Venezuela Central Bank Is Preparing Fresh Data for the IMF
(Bloomberg) -- Facing pressure from abroad and running out of cash, Venezuela’s central bank is preparing to hand over comprehensive economic statistics to the International Monetary Fund to avoid sanctions including potential expulsion from the lender, according to two people with direct knowledge of the matter.
Failing to deliver data to the IMF since 2016, the central bank has left Venezuela watchers guessing during years of economic meltdown, marked by rampant food shortages and spiraling consumer prices. Following a conference call between the bank and IMF officials last week, technicians at the central bank began working to deliver new growth and inflation data to meet a strict Nov. 30 deadline, said the people, who aren’t authorized to speak publicly on the matter.
Not complying with the deadline could result in various penalties including the loss of voting rights or a withdrawal from the fund. Asdrubal Oliveros, the director of the Caracas consultancy Econanalitica, said the risk of being booted from the IMF is pressuring President Nicolas Maduro’s administration to deliver data after years of refusing to reveal information.
Expulsion from the fund would cause Venezuela to lose access to what little remaining funds it has associated with the lender, but more importantly, it could trigger a cross-default on some sovereign bonds. “For many multinational companies here, this would be the straw that breaks the camel’s back,” Oliveros said.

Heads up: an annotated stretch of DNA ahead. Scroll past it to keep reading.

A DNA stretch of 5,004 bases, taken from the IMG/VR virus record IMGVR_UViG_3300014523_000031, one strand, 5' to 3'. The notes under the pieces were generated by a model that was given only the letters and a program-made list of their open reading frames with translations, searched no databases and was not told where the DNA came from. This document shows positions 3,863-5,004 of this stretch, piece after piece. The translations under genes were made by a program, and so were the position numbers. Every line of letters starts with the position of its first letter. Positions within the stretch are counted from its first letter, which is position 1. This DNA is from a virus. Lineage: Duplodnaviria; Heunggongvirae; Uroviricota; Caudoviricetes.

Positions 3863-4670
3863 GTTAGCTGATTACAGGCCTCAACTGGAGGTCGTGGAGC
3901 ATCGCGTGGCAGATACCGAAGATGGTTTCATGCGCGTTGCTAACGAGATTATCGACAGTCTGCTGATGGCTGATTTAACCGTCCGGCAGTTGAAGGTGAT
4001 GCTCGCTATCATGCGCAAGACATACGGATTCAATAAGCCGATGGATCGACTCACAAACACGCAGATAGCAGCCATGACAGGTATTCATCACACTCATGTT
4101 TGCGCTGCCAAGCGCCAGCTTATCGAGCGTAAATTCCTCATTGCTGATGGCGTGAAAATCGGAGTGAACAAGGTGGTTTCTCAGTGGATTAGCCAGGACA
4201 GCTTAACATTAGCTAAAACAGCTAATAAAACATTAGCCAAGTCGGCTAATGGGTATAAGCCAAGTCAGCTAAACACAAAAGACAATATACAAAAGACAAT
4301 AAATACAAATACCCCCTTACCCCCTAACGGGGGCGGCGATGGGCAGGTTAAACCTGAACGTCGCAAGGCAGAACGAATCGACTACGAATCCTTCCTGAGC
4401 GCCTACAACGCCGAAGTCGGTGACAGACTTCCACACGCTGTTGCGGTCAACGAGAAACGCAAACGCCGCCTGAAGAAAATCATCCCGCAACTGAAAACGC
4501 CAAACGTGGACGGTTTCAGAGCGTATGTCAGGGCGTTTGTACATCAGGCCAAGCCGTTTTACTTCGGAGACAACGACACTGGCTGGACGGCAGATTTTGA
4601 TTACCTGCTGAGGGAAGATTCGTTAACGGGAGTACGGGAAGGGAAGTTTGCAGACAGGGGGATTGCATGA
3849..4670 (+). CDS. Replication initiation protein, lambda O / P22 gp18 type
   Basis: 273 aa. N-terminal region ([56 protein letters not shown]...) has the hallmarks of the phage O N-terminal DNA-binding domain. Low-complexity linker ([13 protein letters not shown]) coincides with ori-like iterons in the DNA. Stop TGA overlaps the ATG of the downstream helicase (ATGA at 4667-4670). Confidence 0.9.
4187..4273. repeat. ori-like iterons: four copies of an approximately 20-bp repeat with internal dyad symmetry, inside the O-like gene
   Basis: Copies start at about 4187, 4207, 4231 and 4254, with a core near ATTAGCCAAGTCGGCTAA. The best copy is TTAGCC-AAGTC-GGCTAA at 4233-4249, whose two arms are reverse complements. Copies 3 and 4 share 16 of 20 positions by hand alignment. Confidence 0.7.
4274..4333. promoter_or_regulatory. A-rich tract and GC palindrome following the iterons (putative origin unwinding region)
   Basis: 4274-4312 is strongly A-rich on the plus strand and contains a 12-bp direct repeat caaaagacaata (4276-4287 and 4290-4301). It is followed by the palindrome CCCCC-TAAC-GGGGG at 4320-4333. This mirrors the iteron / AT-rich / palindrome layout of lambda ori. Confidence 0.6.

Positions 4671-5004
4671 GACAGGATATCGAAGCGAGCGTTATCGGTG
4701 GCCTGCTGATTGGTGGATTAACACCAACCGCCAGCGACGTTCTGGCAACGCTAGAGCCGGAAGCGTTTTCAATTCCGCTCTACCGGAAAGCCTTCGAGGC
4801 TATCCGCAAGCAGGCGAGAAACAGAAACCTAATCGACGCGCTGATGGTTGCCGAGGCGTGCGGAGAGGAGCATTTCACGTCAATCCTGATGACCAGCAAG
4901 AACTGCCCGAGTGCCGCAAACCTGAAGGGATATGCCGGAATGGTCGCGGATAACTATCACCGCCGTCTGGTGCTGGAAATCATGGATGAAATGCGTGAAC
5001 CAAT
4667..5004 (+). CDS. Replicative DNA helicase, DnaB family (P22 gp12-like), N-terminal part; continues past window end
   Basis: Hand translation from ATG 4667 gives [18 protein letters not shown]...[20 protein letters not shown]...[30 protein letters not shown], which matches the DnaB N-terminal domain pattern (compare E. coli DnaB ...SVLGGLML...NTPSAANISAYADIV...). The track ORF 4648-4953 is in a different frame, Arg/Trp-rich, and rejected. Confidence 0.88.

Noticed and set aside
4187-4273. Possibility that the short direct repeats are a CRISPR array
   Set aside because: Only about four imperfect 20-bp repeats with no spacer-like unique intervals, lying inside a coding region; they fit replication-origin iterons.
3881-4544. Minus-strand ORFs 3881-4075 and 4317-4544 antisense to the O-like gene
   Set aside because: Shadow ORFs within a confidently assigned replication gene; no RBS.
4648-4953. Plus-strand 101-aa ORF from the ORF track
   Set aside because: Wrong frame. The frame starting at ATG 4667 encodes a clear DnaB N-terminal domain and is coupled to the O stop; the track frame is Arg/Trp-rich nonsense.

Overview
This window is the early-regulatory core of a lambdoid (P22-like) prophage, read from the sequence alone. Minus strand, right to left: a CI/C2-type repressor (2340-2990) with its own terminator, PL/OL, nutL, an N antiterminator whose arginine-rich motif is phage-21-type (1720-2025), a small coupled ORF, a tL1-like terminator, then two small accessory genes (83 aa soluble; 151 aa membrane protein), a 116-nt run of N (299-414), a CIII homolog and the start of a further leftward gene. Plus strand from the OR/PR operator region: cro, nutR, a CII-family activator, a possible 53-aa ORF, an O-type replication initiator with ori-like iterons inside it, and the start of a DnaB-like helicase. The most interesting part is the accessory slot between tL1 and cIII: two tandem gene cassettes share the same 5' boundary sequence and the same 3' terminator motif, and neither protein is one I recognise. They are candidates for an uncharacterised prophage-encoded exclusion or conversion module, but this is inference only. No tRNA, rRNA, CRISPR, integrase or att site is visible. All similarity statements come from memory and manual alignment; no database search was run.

Central bank employees are said to be working extended shifts to compile a backlog country indicators, particularly gross domestic product indicators, which are believed to be the most out of date.
On Thursday, Gerry Rice, the IMF’s Chief spokesperson, told reporters that the fund had been in contact with Venezuelan authorities regarding the lack of data, but the discussion was ongoing. “We’re hopeful it can lead to a productive outcome, but that will be something that’s presented to our executive board in due course and they will then discuss and make the final decision,” he said.
A spokesperson from Venezuela’s central bank declined to comment on the talks.
According to Bloomberg’s Cafe Con Leche Index, Venezuela’s annual inflation rate is now at 187,400 percent. Gross domestic product will shrink 18 percent in 2018, representing a third consecutive year of double-digit decline in GDP, according to estimates from the IMF’s most recent World Economic Outlook report. Venezuelan reserves stand at just $8.7 billion, down from a high of $42 billion in 2008.
While Venezuela often lambasted the IMF for its policy recommendations under former President Hugo Chavez and his successor Maduro, the central bank has repeatedly used special drawing rights held at the fund. Venezuela still has access to $52 million, which it has drawn down from $2.5 billion according to IMF data.
In May, the IMF’s executive board issued a declaration of censure against Venezuela for its failure to provide information. “Data provision was an essential first step to understanding Venezuela’s economic crisis and identifying possible solution,” the board said in a statement, adding it would reconvene in six months to review the country’s progress.
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